As we head into the holiday season and the 2011 elections, all Ugandans are being requested for the sake of our children and theirs, to think carefully about which candidates at presidential and parliamentary and lower levels you should vote for. You should not vote for a candidate because he/she is your relative or your friend or your neighbor. Instead, you should vote for a candidate you are convinced will serve the interests of Uganda best. Sitting members of parliament should be rejected or re-elected based on their record. It is better to consider someone who has a public record of service rather than gamble on fresh candidates and you regret later. Age and gender should not be the issue. In your communities you know who can deliver best. You should not be scared because a candidate is wearing a military uniform. In the final analysis they are as vulnerable as we all are.
Above all you should look for someone who has interest in building human capital – who believes in quality education, healthcare, food and nutrition, decent housing, clothing and environmental protection. Furthermore, choose a candidate that favors a public and private partnership development model and not one that focuses on the invisible hand of market forces and laissez faire capitalism. These are things that prepare citizens to become productive and face challenges with confidence in a world that is increasingly becoming competitive and knowledge-based. Let us focus on a few areas for your careful scrutiny.
First, you should elect someone who will not take away your land. Whether you work and live in an urban area or not, land is the bedrock upon which all else stand. Many Ugandans saved their lives and of their families during the Amin regime by returning to the countryside and growing food for subsistence. It could happen again! There are pressures on African governments to sell or lease land to foreign states and/or corporations so they grow food for their people. In Madagascar a government was overthrown for mortgaging large chunks of land to a South Korea company. Ethiopian government is leasing land at break neck speed while it is unable to feed its population.
While Uganda may get foreign exchange in return for selling land to foreigners, that foreign exchange will not put food on your family table. Much of the foreign exchange that Uganda has earned has gone into purchasing a presidential jet for $80 million and maintaining Museveni family, relatives and in-laws. So Uganda land is something that must be protected to the last man or woman for the sake of our future generations in a true spirit of patriotism.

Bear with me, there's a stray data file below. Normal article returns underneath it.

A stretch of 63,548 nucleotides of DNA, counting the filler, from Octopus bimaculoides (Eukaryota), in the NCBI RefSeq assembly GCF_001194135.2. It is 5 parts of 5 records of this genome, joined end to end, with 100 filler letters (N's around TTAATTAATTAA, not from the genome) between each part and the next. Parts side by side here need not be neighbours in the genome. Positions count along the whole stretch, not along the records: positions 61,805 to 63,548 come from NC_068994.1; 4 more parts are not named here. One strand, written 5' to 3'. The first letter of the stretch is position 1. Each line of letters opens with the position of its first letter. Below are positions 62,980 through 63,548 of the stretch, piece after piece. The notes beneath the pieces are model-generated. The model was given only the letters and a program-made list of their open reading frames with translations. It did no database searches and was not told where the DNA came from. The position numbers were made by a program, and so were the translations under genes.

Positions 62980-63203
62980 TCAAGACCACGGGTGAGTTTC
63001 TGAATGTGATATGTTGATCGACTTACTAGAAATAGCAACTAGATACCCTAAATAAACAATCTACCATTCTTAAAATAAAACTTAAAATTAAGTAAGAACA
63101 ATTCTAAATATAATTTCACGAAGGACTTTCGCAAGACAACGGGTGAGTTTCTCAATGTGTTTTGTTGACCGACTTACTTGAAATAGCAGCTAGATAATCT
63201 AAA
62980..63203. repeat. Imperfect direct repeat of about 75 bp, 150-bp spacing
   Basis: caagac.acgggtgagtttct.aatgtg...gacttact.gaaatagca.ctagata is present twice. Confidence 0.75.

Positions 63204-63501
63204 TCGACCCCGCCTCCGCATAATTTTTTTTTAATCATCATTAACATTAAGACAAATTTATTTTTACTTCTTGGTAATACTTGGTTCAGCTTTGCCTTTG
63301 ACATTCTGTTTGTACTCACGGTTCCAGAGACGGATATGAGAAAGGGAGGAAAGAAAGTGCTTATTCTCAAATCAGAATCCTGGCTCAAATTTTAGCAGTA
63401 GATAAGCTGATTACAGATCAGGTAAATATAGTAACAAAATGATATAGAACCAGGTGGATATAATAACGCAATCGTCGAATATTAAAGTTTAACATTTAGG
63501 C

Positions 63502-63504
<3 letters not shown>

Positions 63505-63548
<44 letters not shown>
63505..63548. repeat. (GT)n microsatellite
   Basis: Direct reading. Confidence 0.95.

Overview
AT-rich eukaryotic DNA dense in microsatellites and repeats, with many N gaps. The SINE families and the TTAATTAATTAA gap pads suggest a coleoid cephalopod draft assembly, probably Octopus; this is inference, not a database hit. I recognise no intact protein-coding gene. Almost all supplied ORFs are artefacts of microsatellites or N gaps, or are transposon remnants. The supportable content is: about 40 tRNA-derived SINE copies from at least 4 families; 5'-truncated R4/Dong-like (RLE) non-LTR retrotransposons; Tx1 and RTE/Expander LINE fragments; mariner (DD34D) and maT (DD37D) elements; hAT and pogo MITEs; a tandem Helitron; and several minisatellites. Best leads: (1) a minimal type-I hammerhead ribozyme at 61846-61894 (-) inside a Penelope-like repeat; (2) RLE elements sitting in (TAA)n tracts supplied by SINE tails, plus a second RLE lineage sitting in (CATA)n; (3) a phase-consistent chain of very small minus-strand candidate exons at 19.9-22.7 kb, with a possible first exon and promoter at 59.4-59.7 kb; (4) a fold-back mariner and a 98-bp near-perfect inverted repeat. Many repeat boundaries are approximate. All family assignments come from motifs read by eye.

Second, candidates must explain beyond reasonable doubt the net (positive) benefits to Uganda from the East African economic integration and political federation. Getting a passport to travel free in East African countries is not enough. Expanded trade opportunities need to be specified by showing likely net benefits based on Uganda’s comparative advantage now and in the foreseeable future.
You need to remember that some countries are interested in integration and federation because they will allow families from countries without enough land to move and settle in countries with some space. Ugandans will get a flood of people from Kenya, Rwanda and Burundi. How many Ugandans will settle in Rwanda, Burundi or Kenya?
Economic integration and federation will also mean that workers from other states will compete for jobs in Uganda. Kenya and possibly Tanzania have more skilled workers than Uganda and most likely skilled jobs will be lost to our Uganda workers who cannot compete because of poor quality education and lack of vocational training. Therefore Uganda jobs need to be protected until our workers are able to compete. So do not be persuaded by nice words based on text book theories from a few politicians and civil servants that are narrowly focused or have a hidden agenda.
There are those who are arguing that if we get a federation soon, Museveni will become the first president. How will that improve your standard of living? Museveni has his plans of converting the Great Lakes region and the Horn of Africa into a Tutsi Empire. He has said he wants all the states in the Horn and Great Lakes to be federal states under one nation (southern Sudan and Somalia may be added onto the list) and one ruler – and you know who that ruler will be! That is why you see people still talking about historical relations between Ethiopians and Bahima, Bahororo and Batutsi although there is now concrete evidence that they the latter group entered the Great Lakes region from southern Sudan and not from Ethiopia or even Egypt. They always want to link themselves to white people although they pure black and darker than Bantu people.